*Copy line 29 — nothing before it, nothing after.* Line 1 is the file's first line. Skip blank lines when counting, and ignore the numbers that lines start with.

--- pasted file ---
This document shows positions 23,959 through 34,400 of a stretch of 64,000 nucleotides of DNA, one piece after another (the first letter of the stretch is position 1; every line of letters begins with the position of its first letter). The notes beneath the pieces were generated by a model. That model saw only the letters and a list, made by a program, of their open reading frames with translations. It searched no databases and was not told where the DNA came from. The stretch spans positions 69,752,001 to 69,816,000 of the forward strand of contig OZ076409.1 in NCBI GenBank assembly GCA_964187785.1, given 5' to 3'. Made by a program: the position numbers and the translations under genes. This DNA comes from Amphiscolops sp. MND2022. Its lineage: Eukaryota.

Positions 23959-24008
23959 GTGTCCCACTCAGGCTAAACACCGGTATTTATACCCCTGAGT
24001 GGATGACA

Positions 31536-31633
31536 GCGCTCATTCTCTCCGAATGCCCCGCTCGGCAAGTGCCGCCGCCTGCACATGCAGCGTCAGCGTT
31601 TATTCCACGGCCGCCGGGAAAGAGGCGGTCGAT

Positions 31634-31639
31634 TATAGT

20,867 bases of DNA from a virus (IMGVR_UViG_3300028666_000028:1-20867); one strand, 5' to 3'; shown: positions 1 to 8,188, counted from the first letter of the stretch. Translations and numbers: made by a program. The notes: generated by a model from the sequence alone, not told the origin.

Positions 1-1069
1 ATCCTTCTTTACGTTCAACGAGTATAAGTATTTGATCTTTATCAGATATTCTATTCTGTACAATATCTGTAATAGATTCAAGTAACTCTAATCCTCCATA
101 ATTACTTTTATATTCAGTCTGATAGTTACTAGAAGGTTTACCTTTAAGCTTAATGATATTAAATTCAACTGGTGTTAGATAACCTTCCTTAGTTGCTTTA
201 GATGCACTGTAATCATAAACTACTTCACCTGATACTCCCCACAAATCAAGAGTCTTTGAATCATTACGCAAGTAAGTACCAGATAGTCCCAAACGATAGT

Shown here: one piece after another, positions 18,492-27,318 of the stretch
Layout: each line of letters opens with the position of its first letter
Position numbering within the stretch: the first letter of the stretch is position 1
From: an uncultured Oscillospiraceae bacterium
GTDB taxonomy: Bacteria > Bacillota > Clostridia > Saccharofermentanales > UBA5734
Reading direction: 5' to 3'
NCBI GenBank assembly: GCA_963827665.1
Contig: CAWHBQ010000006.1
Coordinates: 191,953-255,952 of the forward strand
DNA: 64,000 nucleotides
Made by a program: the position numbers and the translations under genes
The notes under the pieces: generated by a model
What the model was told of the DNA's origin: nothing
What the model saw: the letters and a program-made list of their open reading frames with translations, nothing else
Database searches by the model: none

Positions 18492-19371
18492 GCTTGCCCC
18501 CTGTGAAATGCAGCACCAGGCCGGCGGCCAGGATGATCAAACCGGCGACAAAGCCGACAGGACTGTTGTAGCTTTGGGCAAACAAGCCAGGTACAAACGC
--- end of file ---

Database searches by the model: none